California Clears More Than 1,250 Homeless Encampments in 12 Months

Since September 2021, the state has cleared an average 100 encampments per month
SACRAMENTO – In September 2021, Governor Gavin Newsom announced the state had prioritized 100 high-profile encampment sites on state land to clear. One year later, California has cleared an average of 100 encampments per month with a total of 1,262 cleared sites, removing 1,213 tons of trash – enough to fill 22 Olympic-size swimming pools.

Governor Newsom joins Caltrans at an encampment cleanup in Los Angeles Thursday.

To highlight the successful state efforts, Governor Newsom joined Caltrans cleanup efforts at an encampment on I-10 in Los Angeles Thursday. During his Administration, the Governor has helped clean up several encampments across the state.

“Leaving people on the streets and our highways is dangerous and inhumane. It’s unacceptable,” said Governor Newsom. “California is investing billions of dollars to house thousands of people and clean up our communities and streets. Our efforts are a model for the nation, and more importantly, we’re getting people off the streets and into the housing and services they deserve.”

Governor Newsom joins Caltrans at an encampment cleanup in Los Angeles Thursday.

Governor Newsom joins Caltrans at an encampment cleanup in Los Angeles Thursday.

When Governor Newsom took office, California lacked money, coordination and accountability in tackling the state’s homelessness crisis. Now, three years later, the state has become a national leader, investing $14.7 billion towards homelessness with a coordinated statewide approach focusing on encampment resolution and housing through the Homekey program.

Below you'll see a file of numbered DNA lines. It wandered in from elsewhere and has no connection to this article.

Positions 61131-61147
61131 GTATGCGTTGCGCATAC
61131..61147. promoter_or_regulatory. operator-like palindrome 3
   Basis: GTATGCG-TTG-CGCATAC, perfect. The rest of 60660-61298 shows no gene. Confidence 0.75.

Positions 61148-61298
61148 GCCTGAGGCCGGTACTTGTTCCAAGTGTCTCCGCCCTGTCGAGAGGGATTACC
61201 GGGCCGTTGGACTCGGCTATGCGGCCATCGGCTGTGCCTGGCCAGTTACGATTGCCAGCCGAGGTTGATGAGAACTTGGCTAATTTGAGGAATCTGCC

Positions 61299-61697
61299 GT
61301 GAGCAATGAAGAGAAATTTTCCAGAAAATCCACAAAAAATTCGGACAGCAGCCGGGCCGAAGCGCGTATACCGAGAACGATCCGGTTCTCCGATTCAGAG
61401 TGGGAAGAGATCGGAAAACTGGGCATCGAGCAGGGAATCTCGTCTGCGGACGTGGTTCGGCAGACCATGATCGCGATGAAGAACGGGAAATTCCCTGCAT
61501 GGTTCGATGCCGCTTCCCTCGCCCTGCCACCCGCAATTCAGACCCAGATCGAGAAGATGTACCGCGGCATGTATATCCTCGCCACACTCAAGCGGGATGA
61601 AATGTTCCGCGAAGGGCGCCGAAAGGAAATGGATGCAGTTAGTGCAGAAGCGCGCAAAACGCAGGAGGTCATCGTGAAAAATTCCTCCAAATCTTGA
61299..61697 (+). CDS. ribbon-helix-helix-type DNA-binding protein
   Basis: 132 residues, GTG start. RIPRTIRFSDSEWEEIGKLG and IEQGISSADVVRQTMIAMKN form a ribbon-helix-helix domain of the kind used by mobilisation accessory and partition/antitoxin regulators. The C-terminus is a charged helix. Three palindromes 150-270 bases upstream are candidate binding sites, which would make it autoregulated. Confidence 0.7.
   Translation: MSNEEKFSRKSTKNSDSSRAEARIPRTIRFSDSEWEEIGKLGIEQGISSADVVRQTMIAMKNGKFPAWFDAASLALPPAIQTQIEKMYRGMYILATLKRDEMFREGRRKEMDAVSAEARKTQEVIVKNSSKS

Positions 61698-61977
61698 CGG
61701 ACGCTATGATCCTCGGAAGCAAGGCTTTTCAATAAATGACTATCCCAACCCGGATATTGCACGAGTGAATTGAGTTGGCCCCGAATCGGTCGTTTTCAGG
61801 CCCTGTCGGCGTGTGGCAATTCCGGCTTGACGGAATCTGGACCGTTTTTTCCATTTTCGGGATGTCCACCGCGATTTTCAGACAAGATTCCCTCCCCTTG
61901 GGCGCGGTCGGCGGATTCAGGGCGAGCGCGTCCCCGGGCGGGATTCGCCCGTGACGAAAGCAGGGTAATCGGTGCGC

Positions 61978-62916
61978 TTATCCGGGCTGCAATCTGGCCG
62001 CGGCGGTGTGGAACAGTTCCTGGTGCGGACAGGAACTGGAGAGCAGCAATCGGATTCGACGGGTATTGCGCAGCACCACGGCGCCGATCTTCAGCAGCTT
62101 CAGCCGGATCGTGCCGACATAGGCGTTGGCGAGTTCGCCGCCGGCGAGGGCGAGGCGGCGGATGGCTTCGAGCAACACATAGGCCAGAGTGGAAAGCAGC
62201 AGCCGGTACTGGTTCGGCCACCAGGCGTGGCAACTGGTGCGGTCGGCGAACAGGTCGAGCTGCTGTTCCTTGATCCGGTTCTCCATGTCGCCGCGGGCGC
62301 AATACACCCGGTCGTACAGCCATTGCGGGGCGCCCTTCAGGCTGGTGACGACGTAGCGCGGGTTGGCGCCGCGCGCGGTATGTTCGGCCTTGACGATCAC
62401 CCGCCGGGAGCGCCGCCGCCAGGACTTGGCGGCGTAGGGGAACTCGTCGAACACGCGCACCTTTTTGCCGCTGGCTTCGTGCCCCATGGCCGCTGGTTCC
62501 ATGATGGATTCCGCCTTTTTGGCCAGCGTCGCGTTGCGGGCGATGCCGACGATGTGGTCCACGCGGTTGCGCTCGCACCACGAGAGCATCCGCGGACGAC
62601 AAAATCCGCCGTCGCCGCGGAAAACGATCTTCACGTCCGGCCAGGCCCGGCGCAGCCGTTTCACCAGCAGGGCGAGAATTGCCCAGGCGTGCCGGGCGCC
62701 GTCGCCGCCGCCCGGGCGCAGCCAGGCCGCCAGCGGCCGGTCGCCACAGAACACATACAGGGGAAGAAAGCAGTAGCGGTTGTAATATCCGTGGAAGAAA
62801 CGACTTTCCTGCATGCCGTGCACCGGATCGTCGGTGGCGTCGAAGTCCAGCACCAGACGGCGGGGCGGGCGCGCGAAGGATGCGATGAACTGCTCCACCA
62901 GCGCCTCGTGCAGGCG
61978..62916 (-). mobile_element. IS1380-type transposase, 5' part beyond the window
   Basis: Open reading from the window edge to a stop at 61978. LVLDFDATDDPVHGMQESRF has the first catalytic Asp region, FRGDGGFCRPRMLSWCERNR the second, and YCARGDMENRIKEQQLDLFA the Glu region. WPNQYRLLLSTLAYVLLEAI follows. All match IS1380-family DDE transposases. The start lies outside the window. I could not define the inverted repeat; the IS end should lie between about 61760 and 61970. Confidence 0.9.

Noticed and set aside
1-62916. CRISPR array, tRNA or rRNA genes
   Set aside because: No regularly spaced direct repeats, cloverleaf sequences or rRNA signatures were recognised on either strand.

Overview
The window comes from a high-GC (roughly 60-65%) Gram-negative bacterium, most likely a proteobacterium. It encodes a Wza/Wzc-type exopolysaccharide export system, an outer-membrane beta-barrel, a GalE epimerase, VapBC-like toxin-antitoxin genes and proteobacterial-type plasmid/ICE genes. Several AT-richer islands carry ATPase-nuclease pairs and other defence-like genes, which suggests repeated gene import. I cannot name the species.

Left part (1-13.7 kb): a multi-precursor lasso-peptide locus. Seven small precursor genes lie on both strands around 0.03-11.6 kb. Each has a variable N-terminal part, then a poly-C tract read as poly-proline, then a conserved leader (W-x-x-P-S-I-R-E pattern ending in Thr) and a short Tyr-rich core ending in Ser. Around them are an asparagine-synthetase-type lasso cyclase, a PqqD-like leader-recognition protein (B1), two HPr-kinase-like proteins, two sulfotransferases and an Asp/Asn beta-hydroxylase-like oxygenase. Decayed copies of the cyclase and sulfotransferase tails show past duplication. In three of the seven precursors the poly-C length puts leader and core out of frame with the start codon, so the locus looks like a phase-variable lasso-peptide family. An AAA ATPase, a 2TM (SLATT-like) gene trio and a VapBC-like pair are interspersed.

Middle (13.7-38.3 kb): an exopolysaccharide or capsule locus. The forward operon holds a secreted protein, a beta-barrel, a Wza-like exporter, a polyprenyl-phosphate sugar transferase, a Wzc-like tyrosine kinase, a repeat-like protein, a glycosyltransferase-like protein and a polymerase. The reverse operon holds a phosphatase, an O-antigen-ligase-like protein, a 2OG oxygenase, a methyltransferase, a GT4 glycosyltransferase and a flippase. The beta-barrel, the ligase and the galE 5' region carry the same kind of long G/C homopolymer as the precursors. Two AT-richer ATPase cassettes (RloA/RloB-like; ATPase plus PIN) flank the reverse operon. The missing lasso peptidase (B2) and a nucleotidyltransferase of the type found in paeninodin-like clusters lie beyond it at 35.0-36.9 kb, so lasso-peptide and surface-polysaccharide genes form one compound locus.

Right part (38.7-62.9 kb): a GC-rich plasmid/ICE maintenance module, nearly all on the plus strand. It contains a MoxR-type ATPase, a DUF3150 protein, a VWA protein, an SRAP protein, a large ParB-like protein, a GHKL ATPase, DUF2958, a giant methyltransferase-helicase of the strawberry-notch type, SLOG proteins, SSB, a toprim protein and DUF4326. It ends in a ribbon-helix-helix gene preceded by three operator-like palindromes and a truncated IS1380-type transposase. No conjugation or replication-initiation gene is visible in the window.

California has provided housing or shelter to more than 67,000 people since the beginning of the pandemic and 55,000 housing units have been or are in the process of being deployed.

The budget Governor Newsom signed earlier this year includes $700 million for encampment resolution grants with $350 million earmarked for assisting those living on state right-of-way property.

Governor Newsom joins Caltrans at an encampment cleanup in Los Angeles Thursday.

Governor Newsom joins Caltrans at an encampment cleanup in Los Angeles Thursday.

Some of the 1,262 encampments closed by Caltrans during the past 12 months include:

Bay Area – In May, Caltrans closed an encampment along State Route 77 near the High Street offramp in Oakland, collecting 1,600 cubic yards of trash, the most of any single encampment in the state. Throughout the nine Bay Area counties, Caltrans closed 283 encampments and collected more than 14,668 cubic yards of trash.

Los Angeles – In April, Caltrans closed an encampment along Interstate 105 near the Central Avenue offramp, collecting 1,250 cubic yards of trash, the most of any single encampment in Southern California. Caltrans closed 321 encampments and collected more than 33,546 cubic yards of trash throughout Los Angeles and Ventura counties.

San Diego – Caltrans closed 281 encampments and collected more than 2,678 cubic yards of trash throughout San Diego and Imperial counties.

Central Coast – Caltrans closed 161 encampments and collected more than 6,672 cubic yards of trash throughout Santa Barbara, San Luis Obispo, Monterey, San Benito and Santa Cruz counties. This includes an encampment the department closed along Highway 1 near the Ocean Street onramp in Santa Cruz from which Caltrans collected more than 1,000 cubic yards of trash.

Sacramento and the Central Valley – Caltrans closed 121 encampments and collected more than 11,192 cubic yards of trash throughout the Central Valley between Butte County in the north and Kern County to the south. This includes 40 encampments in Sacramento County in which the department collected a total of more than 3,078 cubic yards of trash.

North Coast – Caltrans closed 56 encampments and collected more than 1,176 cubic yards of trash throughout Del Norte, Humboldt, Mendocino and Lake counties.

Orange County – Caltrans closed 22 encampments and collected more than 1,721 cubic yards of trash.

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